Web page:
This appeared as part of Blazing a Green Trail, a feature story in BACCARAT November 2013, where we profile 10 indomitable grassroots environmentalists.
Francis Ngai & David Yeung of Green Monday
When David Yeung, co-founder of Green Monday, came back to Hong Kong a decade ago, he didn’t meet a single soul who understood the relationship between going meat-free and sustainable eating. “People would always ask: oh, but wouldn’t you be malnourished?” he says, shaking his head in bewilderment. Francis Ngai, the other half of the duo and an avid marathon runner, seems to be the very antithesis of the claim. “My [running] record has actually improved!” he exclaims.
Launched in April last year, Green Monday has had resounding success in enlisting more than 1,000 food and beverage outlets to implement vegetarian menus on Mondays. Yeung notes that the campaign owes part of its success to the few large corporations that were willing to take the leap of faith. “We had the support of Cafe de Coral, the Habitu group and City Super from very early on,” he praises.
Why ‘Green Monday’ as opposed to ‘Meat-Free Monday’, the moniker used in other countries? “We took the Chinese translation into account, because ‘meat-free’ as in ‘no meat to eat’ is a very negative term in Chinese culture,” he explains.
The campaign, endorsed by Hong Kong actors Moses Chan and Annie Liu, is cultivating awareness among the younger crowd, “Before we implemented Green Monday, only four per cent of students were vegetarian; now – wait for this – 42 per cent of students are going vegetarian on Mondays,” says Yeung proudly.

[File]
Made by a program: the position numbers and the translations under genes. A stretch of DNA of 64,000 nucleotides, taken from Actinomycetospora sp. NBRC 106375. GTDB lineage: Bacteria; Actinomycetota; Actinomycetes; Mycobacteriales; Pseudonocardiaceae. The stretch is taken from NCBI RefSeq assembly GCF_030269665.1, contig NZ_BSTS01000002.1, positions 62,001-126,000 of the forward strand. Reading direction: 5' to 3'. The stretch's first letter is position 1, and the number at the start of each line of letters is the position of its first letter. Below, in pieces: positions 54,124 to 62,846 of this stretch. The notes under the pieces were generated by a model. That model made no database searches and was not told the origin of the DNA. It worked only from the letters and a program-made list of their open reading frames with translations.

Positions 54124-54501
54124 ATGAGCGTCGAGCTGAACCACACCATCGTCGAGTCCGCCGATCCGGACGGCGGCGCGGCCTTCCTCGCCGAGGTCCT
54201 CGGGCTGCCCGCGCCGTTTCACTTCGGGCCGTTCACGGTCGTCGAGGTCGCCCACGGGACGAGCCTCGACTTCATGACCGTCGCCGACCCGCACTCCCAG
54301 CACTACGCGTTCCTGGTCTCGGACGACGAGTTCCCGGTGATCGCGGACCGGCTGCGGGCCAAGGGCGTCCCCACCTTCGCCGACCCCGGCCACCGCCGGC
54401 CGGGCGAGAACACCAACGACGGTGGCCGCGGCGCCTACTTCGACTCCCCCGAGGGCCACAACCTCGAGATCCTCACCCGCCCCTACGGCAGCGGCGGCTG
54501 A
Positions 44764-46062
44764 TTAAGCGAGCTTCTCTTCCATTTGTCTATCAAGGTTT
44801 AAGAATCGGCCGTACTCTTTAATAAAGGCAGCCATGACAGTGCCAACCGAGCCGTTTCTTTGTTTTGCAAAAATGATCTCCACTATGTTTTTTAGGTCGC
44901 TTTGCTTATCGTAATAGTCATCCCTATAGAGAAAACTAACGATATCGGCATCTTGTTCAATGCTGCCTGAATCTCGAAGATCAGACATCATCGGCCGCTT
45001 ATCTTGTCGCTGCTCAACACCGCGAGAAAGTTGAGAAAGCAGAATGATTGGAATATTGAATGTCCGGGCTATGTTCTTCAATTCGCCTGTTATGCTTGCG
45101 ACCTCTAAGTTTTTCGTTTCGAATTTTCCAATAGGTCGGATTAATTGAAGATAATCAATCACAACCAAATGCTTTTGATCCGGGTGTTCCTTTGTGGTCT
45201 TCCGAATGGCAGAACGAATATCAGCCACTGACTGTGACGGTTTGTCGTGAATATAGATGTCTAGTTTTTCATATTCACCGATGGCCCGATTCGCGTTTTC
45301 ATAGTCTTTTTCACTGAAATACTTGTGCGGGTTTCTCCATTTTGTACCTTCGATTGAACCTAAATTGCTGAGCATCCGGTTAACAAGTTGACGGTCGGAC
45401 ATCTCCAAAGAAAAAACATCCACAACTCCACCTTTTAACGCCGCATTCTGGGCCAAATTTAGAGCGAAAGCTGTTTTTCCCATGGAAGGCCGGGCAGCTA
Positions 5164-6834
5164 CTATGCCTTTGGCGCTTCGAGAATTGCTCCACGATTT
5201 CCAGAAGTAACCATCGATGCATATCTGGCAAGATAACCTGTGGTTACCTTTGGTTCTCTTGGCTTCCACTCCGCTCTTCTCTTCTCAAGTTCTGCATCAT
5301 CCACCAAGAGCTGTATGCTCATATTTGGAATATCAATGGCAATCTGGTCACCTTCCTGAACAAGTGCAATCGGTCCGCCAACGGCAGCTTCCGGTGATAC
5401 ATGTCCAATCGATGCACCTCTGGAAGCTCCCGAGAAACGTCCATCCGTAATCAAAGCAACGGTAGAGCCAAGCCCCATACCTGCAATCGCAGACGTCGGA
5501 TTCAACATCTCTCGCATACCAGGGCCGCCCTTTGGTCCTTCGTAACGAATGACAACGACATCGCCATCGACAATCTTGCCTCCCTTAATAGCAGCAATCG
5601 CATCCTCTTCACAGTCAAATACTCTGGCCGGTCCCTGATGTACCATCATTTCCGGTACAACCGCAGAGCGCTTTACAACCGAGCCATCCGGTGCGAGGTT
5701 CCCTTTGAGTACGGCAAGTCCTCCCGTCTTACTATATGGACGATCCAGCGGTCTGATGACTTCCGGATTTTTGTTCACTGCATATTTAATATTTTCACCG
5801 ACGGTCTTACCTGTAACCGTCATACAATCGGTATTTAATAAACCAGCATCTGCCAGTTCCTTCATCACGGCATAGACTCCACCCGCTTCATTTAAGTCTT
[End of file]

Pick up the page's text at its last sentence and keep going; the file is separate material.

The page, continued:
He is also quick to note that Green Monday is not about preaching vegetarianism, but rather promoting a healthier and more sustainable lifestyle. “If all seven million in Hong Kong went vegetarian on Monday, it would reduce 1.5 million tonnes of carbon dioxide per year, an astronomical number!” He continues: “I don’t want people to feel like they’re losing something. It’s important for the local food industry to catch up. I mean, there are two and three Michelin-starred vegetarian restaurants in the world.”
Yeung has been a vegetarian for a decade. “We recorded the second hottest June ever in the history of the planet this year. Can you imagine Greenland recording 25.9 degrees Celsius? That’s like Hong Kong! We’re promoting Green Monday as a merry, family-friendly event, but behind this cheerful front is global warming, and the number one thing that is causing it is meat consumption.”
Yet, for those who can barely afford a cha chaan teng meal, ‘going green’ may seem like a lofty ideal. Is a vegetarian lifestyle only for the rich? “The only reason that meat is cheaper is because of industrialisation – and all the chemicals that have been added to meat,” notes Yeung. “Cost is not just measured in dollar signs. Sure, if you’re rich you can afford to buy 1,000 pairs of leather shoes, or have Wagyu steak every day, but who is ultimately footing the bill? Mother Nature.”